Using LinkedIn for your job search? You might have assumed, as many others do, that your mere presence on the site is enough to make your Profile findable by employers and recruiters.
However, the key information used in some LinkedIn Profile fields can actually make a huge difference in the way employers become aware of your qualifications.
Specifically, your Headline is prime LinkedIn real estate—critical to the marketing and search optimization methods that might be used by recruiters to locate you when they search for candidates.
Here’s how it works: As a quick identifier, your Headline should be tuned to not only your job level, but your goal, enabling LinkedIn’s internal search engine to do its job more efficiently.
When you first populate your Profile, LinkedIn will ask if you’d prefer to use your current job title as the Headline. Even if you respond with “Yes,” you can (and should) take the time to update your Headline to a branded representation of your job target and value to employers—filling up as many of the 220 characters allowed as possible.
To change your Headline, click on the Profile option at the top of your Home Page, then choose Edit Profile. In the area that lists your name, select Edit to change your Headline.
Consider the following examples when tuning your Headline for greater searchability and relevance to your job goals:
Example 1 – Senior Technology Executive
Sam is an IT executive who, even though unemployed, has held the title of Chief Information Officer in past roles. Therefore, using CIO in his LinkedIn Headline automatically helps his Profile register results in searches for CIO candidates.
Taking this a step further, Sam’s executive brand can also be presented in the Headline, allowing for some reader intrigue on the part of employers, and also generating additional interest in him as a candidate.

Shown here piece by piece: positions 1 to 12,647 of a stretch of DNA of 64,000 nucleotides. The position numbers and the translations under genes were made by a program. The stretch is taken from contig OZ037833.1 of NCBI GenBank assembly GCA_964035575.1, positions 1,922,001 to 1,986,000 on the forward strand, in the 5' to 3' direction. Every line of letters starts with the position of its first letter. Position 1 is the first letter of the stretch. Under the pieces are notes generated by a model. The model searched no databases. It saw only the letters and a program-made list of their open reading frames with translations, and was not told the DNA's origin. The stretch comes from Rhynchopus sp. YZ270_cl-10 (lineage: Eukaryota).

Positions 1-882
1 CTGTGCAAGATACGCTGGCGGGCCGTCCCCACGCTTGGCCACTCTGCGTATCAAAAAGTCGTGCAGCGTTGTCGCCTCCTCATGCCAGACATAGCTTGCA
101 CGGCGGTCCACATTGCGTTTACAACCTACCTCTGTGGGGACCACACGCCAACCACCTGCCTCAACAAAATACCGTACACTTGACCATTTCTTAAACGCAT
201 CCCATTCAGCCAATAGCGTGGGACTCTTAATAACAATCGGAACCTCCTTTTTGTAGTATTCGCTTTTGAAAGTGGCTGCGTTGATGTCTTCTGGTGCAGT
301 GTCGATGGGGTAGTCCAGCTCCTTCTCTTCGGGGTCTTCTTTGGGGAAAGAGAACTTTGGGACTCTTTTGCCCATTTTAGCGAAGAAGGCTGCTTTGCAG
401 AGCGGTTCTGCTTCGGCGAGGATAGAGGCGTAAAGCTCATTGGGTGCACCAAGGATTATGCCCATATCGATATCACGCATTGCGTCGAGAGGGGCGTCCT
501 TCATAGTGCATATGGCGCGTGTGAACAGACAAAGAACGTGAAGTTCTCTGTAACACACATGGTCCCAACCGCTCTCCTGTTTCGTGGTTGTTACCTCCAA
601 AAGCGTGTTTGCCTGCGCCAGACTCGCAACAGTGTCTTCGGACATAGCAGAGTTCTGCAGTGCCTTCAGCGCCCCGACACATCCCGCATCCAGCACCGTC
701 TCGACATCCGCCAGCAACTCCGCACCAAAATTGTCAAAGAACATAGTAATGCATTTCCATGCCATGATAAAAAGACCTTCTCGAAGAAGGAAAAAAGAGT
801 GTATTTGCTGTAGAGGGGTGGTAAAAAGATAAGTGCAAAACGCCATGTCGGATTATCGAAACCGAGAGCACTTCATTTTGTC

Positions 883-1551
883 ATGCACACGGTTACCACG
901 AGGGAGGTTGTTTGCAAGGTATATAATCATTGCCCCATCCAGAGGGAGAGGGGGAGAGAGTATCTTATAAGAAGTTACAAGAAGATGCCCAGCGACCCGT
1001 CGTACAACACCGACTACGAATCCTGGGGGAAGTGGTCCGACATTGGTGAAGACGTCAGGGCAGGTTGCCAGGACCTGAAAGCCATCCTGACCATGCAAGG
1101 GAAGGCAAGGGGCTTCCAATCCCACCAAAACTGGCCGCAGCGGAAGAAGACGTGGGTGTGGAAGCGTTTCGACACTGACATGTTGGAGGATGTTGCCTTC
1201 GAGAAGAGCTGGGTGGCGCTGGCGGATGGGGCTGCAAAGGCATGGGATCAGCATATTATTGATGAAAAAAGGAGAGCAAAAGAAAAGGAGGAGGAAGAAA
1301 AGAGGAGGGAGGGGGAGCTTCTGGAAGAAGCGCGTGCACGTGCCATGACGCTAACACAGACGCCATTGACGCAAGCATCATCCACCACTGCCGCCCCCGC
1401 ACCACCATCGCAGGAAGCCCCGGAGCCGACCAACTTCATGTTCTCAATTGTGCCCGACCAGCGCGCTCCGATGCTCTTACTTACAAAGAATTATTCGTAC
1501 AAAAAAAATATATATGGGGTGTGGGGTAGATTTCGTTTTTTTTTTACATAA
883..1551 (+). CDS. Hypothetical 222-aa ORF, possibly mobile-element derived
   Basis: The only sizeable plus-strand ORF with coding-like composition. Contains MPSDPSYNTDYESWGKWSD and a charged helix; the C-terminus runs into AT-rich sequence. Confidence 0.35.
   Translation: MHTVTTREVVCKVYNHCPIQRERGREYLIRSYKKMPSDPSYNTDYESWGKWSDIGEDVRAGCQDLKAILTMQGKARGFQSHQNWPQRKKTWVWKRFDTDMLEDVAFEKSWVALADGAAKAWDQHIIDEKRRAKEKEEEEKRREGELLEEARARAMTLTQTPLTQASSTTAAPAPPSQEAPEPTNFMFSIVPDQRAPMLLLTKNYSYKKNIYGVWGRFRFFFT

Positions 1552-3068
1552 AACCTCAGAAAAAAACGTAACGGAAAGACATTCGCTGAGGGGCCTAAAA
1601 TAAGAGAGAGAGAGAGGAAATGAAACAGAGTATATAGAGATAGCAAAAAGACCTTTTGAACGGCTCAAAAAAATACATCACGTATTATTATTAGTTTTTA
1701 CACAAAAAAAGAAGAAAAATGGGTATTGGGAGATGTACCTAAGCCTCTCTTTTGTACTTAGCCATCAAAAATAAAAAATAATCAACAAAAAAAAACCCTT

His leadership background includes building IT teams that adhere to strict Service Level Agreements while supporting business units worldwide.
His Headline, built to reflect his career level and his brand, could be set to:
CIO & Executive IT Strategist: Creating responsive, global technical support organizations
Notice that we’ve still not filled up all 220 characters, yet the title quickly conveys Sam’s value proposition, with an accurate picture of the type of role he is pursuing.
And his unemployed status? He can either leave his Headline as it stands, letting his employment history speak for itself, or make a slight change to:
CIO & IT Executive: Seeking opportunity to create responsive, global IT support for growing organizations
Note the twist here on the same sentence – retaining keywords relevant to Sam’s field and career level, while stating his intent.
Example 2 – Senior Operations Manager
John, a Senior Operations Manager in the manufacturing industry who is seeking a position at a higher level, has already demonstrated the executive skills that qualify him to move up the career ladder as a Director.
However, he is also considering a lateral move, as long as he can continue to conserve expenses and implement productivity changes throughout the organization.
Therefore, he could set up his Headline to read:
Operations Director & Manager – Cost control & efficiency improvement impacting $120M manufacturing operation
This description gives the reader more information on his areas of industry expertise, achievements, and the most likely fit for his next employer.
There’s no end to the ways you can tune your Headline—without resorting to just a current job title (or using “Unemployed and Looking,” which doesn’t help your findability or promote your brand).
Spend some time with your Headline, giving some thought to the best way to market your capabilities and value to your next employer, and utilizing as much of the available 220 characters as possible.
Originally published on www.job-hunt.org
What guidance would you provide someone that has been at a VP level (Design and Manufacturing) and then made a move to a new industry and is currently a Director (Software).